Next to the Roman Catholic Church, the Lutheran faith in Duluth probably numbers more members than any other creed.
It is also one of the most cosmopolitan, embracing in its membership Germans, Swedes, Norwegians, Danes, Finns and Americans.
With the rush of population that came to the city when the first railroad construction work was begun in 1869-70 came a large number of the various races mentioned who were seeking work on the railroads or in the lumbering operations in the woods. A large proportion of these found steady employment in the town and preferred to remain there, and so it came about that in October, 1871, the first Lutheran congregation was organized in Duluth. This was known as the First Norwegian Lutheran Church, and the movement toward its organization was taken by Rev. J. C. Jacobson, of West Brook, Minn., who was then a home missionary of the church and whose attention had been drawn to the lack of church ministration under which his fellow countrymen labored. The nucleus of a congregation was gathered together, and this for a time had its services in a building at the corner of First avenue east and Third street. The same year steps were taken to erect a church structure, and a site was obtained at Fourth street and Tenth avenue east. The records of the church do not tell how much the site and building cost, but the work was pushed and the building was ready for occupancy early in the following year. The first pastor of the church was Rev. A. Weenaas, who is still alive in his native land, Norway.
Rev. Mr. Weenaas served as pastor of the church until 1873, when Rev. G. Hoyme succeeded him. The latter afterward became president of the United Church.
The congregation appears to have been in a flourishing condition at this early stage of its career. Then came the stringent times that followed the collapse of Jay Cooke & Co., when work of all kinds was practically suspended, and as a consequence most of the members of the church had to leave the city in search of a means of living, and the membership dwindled to such small proportions that the pastor also left, and to cap the climax of the misfortunes of the people, the city the same year was visited by a tornado, which blew down the church and reduced it to a mass of kindling wood. The destruction was total. The few remaining members of the church were not disheartened, however, and kept their organization intact. In the four or five years following the church was temporarily served by Rev. M. Shirley, the membership not being sufficiently numerous or affluent to engage a permanent pastor. By 1875, however, it had gathered together sufficient funds to erect a new church on Fourth street and Fourth avenue west, and here for a number of years, or until 1882, services were held with itinerant pastors. Conditions in this year had begun to improve, and the church obtained a permanent pastor, Rev. M. J. IT. Grothein, the congregation consisting then of twenty-three voting members. The church prospered during the five years’ pastorate of Rev. Grothein, and its membership increased to eighty-four voters, with a total membership of 320.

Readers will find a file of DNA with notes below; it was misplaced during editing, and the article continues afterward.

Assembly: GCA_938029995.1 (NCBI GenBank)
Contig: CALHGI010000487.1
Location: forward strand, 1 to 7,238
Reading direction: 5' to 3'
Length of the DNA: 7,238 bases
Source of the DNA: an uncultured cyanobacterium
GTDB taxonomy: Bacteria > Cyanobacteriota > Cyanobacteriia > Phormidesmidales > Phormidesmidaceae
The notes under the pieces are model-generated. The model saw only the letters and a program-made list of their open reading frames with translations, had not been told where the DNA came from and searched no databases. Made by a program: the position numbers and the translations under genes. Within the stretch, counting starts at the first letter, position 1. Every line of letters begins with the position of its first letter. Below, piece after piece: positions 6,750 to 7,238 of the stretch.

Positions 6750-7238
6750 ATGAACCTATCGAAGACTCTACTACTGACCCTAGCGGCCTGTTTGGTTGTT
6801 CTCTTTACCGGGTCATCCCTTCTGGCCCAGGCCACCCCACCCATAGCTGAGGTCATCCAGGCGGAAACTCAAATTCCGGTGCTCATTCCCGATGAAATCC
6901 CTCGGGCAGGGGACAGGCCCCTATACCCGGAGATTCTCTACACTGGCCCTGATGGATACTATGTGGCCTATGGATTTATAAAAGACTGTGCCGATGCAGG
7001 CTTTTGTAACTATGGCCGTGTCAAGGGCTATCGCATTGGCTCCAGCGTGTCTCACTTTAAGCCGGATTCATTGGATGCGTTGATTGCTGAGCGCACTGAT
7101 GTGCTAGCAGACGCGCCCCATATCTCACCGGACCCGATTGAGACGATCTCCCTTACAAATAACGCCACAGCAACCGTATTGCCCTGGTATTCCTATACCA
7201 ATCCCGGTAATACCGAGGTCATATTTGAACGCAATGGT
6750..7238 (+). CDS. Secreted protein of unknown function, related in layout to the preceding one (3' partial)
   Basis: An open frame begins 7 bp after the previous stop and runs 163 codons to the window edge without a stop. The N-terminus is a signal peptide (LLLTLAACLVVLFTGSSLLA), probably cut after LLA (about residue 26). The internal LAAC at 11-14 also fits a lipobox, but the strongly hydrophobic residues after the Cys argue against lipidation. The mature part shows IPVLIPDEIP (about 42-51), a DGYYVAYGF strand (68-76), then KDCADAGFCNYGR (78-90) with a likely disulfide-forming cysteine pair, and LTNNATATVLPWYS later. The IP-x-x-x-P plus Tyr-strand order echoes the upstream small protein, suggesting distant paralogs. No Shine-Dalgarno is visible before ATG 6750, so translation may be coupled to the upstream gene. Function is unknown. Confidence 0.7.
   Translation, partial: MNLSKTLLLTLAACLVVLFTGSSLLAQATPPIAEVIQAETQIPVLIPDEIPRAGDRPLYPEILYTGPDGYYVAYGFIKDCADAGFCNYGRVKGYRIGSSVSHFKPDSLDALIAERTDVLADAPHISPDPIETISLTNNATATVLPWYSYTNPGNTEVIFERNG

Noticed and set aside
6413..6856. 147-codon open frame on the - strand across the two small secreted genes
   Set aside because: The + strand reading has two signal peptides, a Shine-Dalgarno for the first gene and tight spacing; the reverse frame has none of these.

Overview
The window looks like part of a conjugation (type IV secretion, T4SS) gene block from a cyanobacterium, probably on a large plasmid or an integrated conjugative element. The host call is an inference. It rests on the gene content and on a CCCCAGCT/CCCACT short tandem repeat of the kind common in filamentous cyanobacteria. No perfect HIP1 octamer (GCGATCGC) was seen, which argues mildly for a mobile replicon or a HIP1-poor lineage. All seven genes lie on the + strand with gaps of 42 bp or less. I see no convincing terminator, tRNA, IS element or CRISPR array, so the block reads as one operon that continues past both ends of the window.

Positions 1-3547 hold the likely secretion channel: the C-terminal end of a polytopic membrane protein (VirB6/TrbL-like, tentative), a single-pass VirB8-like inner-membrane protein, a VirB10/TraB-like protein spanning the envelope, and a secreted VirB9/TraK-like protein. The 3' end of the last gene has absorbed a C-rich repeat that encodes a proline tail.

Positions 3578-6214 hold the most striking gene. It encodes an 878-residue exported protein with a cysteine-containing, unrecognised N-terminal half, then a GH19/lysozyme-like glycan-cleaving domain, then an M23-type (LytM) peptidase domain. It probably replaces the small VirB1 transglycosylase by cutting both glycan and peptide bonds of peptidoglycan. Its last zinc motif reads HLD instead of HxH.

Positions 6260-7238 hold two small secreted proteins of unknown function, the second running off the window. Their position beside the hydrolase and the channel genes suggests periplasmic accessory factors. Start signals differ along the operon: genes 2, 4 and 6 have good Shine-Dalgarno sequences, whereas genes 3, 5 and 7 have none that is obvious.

By 1887 the congregation had so prospered that it felt the time had come to procure better church accommodations, and on a site that would be more convenient for its membership. The site chosen was the present location of the church, First avenue east and Third street, and a church was built there the same year.
The Rev. P. Nilson, of La Crosse, was called to the pastorate and served the church until 1892, the membership of the church increasing steadily during his pastorate. In 1893 the Rev. P. Harvol was called, and the affairs of the church were steadily prospering under his charge until February 3, 1895, when the church caught fire and was totally destroyed. This was the second severe setback the congregation had received, but they rallied with indomitable optimism, and by July 7 of the same year a new church edifice, the present one, and far exceeding in beauty and the thoroughness of the appointments, was erected. Rev. P. Harvol was succeeded in the pastorate of the church on September 12, 1897, by Rev. N. R. Thbett, who served the church ably for seven years, and under whose ministrations the membership gained largely. He resigned the pastorate in 1904, and the congregation then called Rev. J. H. Stenberg, who assumed the office of pastor on October 23, 1904. Rev. Mr. Stenberg is the present pastor. The church has had a continued reign of prosperity under his pastorate. Its present membership is about 500. It is out of debt, and is a liberal contributor for missionary work and for benevolent purposes. The value of the church property, including the parsonage adjoining, is placed at $21, 400.